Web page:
Home > Movies > VULTURE DROPPINGS OF THE WEEK: Woody Allen



Its Friday! Which means it’s time once again for the weekly video round-up of my favorite pop culture atrocities, misfires and entertaining trainwrecks. This week’s theme: Woody Allen.

Now in his 70s, an age when most people are taking it easy in a rocking chair, Allen remains rabidly productive, releasing one or two movies a year. With such a prolific output, though, there’s bound to be some duds. For every success like Bullets Over Broadway, Sweet and Lowdown or even last year’s Vicky Cristina Barcelona, he’s had more than a few misfires.




This is a film which Allen must have intended as a compromise between his dramatic style and more lighthearted comedic aspirations. It was completed after Manhattan and Stardust Memories, none of which were traditional midsummer_nights_sex_comedycomedies and showed him looking to his favorite European filmmakers for inspiration. In Sex Comedy, Allen channels Ingmar Bergman‘s Smiles of a Summer Night.

The setting is the early 1900s at an idyllic summer home, where Andrew (played by Allen himself) and Adrian (Mary Steenburgen), host a weekend get-together with two other couples.  Romantic complications ensue, but for all its comic energy, the movie never quite gels.

Janet Maslin, in her review for The New York Times, wrote:

A Misummer’s Night Sex Comedy gives the impression of someone speaking fluently, but formally in a language not his own.

In his review for the Chicago Sun-Times, Roger Ebert noted that:

there doesn’t seem to be a driving idea behind it, a confident tone to give us the sure notion that Allen knows what he wants to do here. It’s a tip-off that the story is lacking in both sex and comedy.

It’s notable for the fact that it was Mia Farrow‘s first movie with Allen. She would go on to star in 13 more and we all know how the rest of the story goes. Allen would have much greater success in his next Bergman homage Hannah and Her Sisters, which is considered one of his best films. In the clip posted below a doctor (Tony Roberts) tries to convince a nurse (Julie Hagerty) to join him for a weekend in the country. The trailer follows.




Upon it’s release in 2002, Owen Gleiberman wrote in Entertainment Weekly:

This may be Allen’s worst film since the embarrassing inside-Hollywood debacle Celebrity.

He’s right that Hollywood Ending is bad, but hollywood_ending1Celebrity is like the The Godfather comparatively.

In the movie, Allen plays Val Waxman, a once-successful Hollywood film director, who’s stuck in the Arctic wilderness filming cheesy TV commercials, when he gets a phone call from his ex-wife played by, the considerably younger Tea Leoni.

The high concept part kicks in when Allen loses his sight as a result of the pressure of directing a big-budget film and pretends, on the advice of his agent, played by Mark Rydell, that he can still see. The blind director premise is good, but Allen doesn’t really go anywhere with it. It’s going for screwball,  high concept comedy and, unfortunately, doesn’t quite pull it off. The pacing is sluggish and the situations are too broad to be all that funny.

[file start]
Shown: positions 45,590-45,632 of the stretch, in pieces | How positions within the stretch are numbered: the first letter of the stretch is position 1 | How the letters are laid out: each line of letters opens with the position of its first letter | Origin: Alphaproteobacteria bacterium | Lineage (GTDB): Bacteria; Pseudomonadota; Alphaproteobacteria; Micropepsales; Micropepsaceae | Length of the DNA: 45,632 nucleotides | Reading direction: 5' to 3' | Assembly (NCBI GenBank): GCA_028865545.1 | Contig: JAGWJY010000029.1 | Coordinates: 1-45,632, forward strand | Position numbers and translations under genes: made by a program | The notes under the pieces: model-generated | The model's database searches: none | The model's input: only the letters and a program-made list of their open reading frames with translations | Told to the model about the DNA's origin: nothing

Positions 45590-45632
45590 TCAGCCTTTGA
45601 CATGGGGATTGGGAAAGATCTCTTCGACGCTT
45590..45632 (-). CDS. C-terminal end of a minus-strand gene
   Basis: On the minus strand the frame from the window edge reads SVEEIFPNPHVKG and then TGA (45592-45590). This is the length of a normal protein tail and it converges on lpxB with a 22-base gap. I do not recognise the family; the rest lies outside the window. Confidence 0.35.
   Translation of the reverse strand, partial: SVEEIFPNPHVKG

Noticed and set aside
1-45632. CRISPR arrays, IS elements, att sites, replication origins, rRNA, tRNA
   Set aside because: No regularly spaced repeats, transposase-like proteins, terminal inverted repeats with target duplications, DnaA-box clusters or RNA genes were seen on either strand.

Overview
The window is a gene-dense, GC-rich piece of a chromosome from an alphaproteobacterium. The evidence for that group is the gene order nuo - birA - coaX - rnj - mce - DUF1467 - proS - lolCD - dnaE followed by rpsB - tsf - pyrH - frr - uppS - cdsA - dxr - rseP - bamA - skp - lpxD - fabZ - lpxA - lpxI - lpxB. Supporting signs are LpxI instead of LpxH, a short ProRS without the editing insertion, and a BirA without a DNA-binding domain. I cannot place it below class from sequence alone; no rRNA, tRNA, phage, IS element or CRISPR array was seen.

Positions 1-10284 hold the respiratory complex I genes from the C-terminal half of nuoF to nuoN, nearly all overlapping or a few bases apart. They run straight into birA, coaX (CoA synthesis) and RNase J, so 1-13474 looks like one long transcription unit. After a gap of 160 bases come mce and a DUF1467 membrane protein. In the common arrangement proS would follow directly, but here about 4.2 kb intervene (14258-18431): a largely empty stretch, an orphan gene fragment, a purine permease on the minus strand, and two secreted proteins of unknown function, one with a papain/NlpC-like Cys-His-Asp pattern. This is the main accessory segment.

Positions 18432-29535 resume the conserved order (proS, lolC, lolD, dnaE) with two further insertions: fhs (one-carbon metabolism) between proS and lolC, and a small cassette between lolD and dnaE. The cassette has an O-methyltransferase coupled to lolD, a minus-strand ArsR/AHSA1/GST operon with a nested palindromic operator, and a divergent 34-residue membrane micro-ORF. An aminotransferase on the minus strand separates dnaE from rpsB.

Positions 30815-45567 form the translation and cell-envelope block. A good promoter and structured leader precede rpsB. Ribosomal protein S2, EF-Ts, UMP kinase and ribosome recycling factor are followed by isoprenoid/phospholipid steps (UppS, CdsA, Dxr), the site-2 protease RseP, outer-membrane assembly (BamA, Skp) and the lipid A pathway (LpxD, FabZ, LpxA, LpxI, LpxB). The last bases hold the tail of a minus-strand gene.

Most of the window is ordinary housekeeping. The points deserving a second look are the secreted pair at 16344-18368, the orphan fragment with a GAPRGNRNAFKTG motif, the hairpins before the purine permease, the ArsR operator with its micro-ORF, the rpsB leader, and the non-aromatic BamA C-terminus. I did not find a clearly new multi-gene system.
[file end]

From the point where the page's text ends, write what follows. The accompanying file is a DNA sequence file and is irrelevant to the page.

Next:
Below is a clip of Allen as director Val Waxman attempting to direct while blind, along with the trailer.


3. ‘SCOOP’ (2006)


Scoop once again prompted a critic, this time Stephen Hunter of The Washington Post, to write that it is “the worst movie Woody Allen ever made”. It came on the heels of Allen’s highly praised and highly overrated drama Match Point which starred Scarlett Johansson as a scheming vixen.
Allen scoophas said that he wrote Scoop specifically for Johansson after working with her on the previous film, because he thought she had a “funny” side that had gone unnoticed in her other movies. It also goes unnoticed in this one.  Johansson ought to have been offended that Allen would write her such an awful role. In the movie, she plays a college reporter visiting London while on vacation. She goes to see a magician called  “The Great Splendini” (played by Allen) and volunteers for one of his stunts.
After that, she unwittingly becomes involved in a murder investigation for someone known as the “Tarot Card Killer.”

The writing is particularly lazy, even for 2000s era Allen, and the plot, ripped off from several of his earlier films including Manhattan Murder Mystery, The Curse of the Jade Scorpion and Oedipus Wrecks, is paper thin. You’d think that one of cinema’s greatest comedic intellectuals would have evolved above silly, juvenile farces after the age of seventy.

Posted below are clips of a chemistry-less scene between Johansson and Hugh Jackman, the film’s trailer, and a promotional interview with Johannsen where she must have thought she and Allen were making another Match Point.

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